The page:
I dream of a life for her where she feels empowered to own her own sexuality when the time comes, but I don’t want her to hide behind it instead of engaging in emotional connection. I’ve seen the damage associated with placing a high premium on sexual “purity,” and I’ve seen the self-inflicted pain of turning off feelings in the name of sexual expression for principle’s sake. How do I encourage her to embrace her sexuality in the face of headwinds that will push her to put up walls around her feelings for one extreme reason or another?

I want her to view her body as her own without caveat, but I know I need to teach her about the dangers that too often lurk behind a corner or a friendly face and their callous dismissal of that truth. How do I help keep her safe while refusing to plant the seeds of cultural victim blaming?

I worry that I’m teaching her the wrong things without saying a word. Does she notice the time I spend each morning, carefully cultivating the appearance required to precariously balance between professional, frumpy, bitchy, and woman? Is she learning to hold herself to the same standards?

I’m a single mother, and she doesn’t meet the men in my life. I promised myself a long time ago that my personal decisions would not impact her stability, and that she would never view having a man in her life as essential to being “complete.” But is the lack of healthy relationship modeling going to haunt her later?

I look at the statistics and the news reports and the lack of news reports and the bullshit legislation and the jaw dropping court decisions, and I am terrified by the trends that dehumanize my gender to the point that our organs are commodities subject to the regulation of men (and some women) who don’t understand how they work. I am heart-broken and tired. How do I help her to understand why these rights are important, the magnitude of the work that’s been done by those who came before us, and the challenges that are rising ahead of us when these feelings are the last thing I want for her and I don’t have the answers?

I see her fascinated by science, reveling in math, reading voraciously, and am buoyed by her love of learning. How do I encourage her to take pride in her mind and go after whatever her dreams may be, while preparing her for the discrimination and harassment she will face as she makes her way?

I hope to see her grow into a young woman who is unafraid to express herself. I don’t want her to dress or act in a certain way because it’s what’s expected by the world around her, but knowing how the world reacts to such audacious agency, I feel compelled to keep her safe from the cruelty. How can I possibly teach her not to run from herself when I know first hand the kind of pain that comes with running head first into a wall of public opinion?

But I don’t want to raise a self-centered daughter, either. I want her to understand what’s happening in the world around her, and be driven to make it a better place.

As the white mother to a white daughter, I don’t even know where to begin explaining the state of race relations in this country. I want her to understand the bloody sins of our past, the structural discrimination they generated, the state of inequity today, the extent to which we’ve turned a blind eye to the poisoned fruits of our stubborn refusal to acknowledge white privilege. I recently had to correct her when she came home proclaiming Columbus a hero. How in the hell do I undo the continuous whitewashing of American history our schools are designed to reinforce without getting her in trouble with standardized teachers, tests, and administrators?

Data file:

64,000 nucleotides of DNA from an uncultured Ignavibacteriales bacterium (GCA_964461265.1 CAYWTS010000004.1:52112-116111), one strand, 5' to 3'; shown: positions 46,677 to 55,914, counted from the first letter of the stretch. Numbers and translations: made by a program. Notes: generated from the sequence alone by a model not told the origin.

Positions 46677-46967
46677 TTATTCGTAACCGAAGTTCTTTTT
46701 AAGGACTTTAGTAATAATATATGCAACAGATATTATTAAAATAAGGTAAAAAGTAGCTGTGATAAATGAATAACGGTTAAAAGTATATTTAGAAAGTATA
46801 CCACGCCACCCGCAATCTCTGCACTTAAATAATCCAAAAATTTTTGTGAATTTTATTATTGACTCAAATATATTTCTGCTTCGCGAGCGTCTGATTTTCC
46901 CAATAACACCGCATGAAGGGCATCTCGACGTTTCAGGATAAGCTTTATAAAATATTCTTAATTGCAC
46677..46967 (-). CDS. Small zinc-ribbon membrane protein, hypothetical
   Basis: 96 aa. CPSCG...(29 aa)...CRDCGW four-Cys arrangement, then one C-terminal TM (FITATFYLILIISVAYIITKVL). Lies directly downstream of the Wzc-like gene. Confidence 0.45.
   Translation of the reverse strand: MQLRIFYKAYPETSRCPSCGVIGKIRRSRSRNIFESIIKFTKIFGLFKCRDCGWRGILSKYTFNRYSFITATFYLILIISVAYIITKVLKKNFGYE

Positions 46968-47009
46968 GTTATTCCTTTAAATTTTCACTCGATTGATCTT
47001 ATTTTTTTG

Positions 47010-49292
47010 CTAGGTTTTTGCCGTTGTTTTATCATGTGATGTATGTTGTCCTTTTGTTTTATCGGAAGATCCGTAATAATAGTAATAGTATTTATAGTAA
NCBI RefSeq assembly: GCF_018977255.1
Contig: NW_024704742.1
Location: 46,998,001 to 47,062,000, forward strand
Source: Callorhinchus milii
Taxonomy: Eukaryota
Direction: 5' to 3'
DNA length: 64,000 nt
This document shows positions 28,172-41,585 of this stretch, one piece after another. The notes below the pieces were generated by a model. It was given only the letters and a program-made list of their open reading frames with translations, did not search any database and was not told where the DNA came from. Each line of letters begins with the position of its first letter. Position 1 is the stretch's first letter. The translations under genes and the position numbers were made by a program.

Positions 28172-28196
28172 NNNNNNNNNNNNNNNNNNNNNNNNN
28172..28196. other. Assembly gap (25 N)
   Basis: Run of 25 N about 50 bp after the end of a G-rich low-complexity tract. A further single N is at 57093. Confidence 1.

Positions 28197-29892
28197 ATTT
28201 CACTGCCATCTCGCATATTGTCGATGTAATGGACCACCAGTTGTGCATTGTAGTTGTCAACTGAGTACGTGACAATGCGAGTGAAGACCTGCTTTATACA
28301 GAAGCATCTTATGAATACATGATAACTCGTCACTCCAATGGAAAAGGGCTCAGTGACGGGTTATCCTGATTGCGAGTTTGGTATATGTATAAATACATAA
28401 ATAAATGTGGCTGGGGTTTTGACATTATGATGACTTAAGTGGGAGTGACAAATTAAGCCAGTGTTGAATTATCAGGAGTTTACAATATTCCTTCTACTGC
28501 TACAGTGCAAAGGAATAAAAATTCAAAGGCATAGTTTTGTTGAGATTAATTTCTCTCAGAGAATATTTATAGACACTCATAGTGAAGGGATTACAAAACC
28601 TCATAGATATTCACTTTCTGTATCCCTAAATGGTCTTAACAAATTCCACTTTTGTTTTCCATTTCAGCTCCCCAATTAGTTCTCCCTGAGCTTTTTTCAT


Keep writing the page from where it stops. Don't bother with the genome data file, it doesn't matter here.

As the straight mother to a daughter who has yet to express or really explore gender or sexuality (outside of her proclivity for playing the role of badass princess in “Let’s Pretend”), I want her to feel safe to define herself as she sees fit. She’s grown up with a cadre of gay and lesbian “aunts and uncles” from my circle of friends; she doesn’t see a different from their love and hetero love, and I’m grateful for that. But even with the legal system and public sentiment swaying in the direction of equality, there’s still a long road in front of us before people who are not straight and cis have equal footing. How do I send her out to walk her own path and be an ally for those she loves with such hateful battles raging on either side of her?

As someone who manages bipolar disorder on a daily basis, I know the strife and stigma associated with mental illness, and I work hard to break down the assumptions our culture broadcasts about those with diagnoses and not. I am pretty open about my illness with those in my life, though we don’t make a big deal out of it at our house. Mommy takes medication; I don’t hide that. When she asks questions, she’ll get answers. But how do I teach her to understand and empathize with the struggles someone with a mental illness faces when these battles are often buried under the burdens of privacy and shame? Given that she is statistically much more likely to be diagnosed with bipolar disorder at some point, how do I steel her for the antiquated notions about mental health that still prevail as the norm? Hell, before we even get there, how do I prepare a little girl on the autism spectrum to filter the bile that an ignorant society spits out?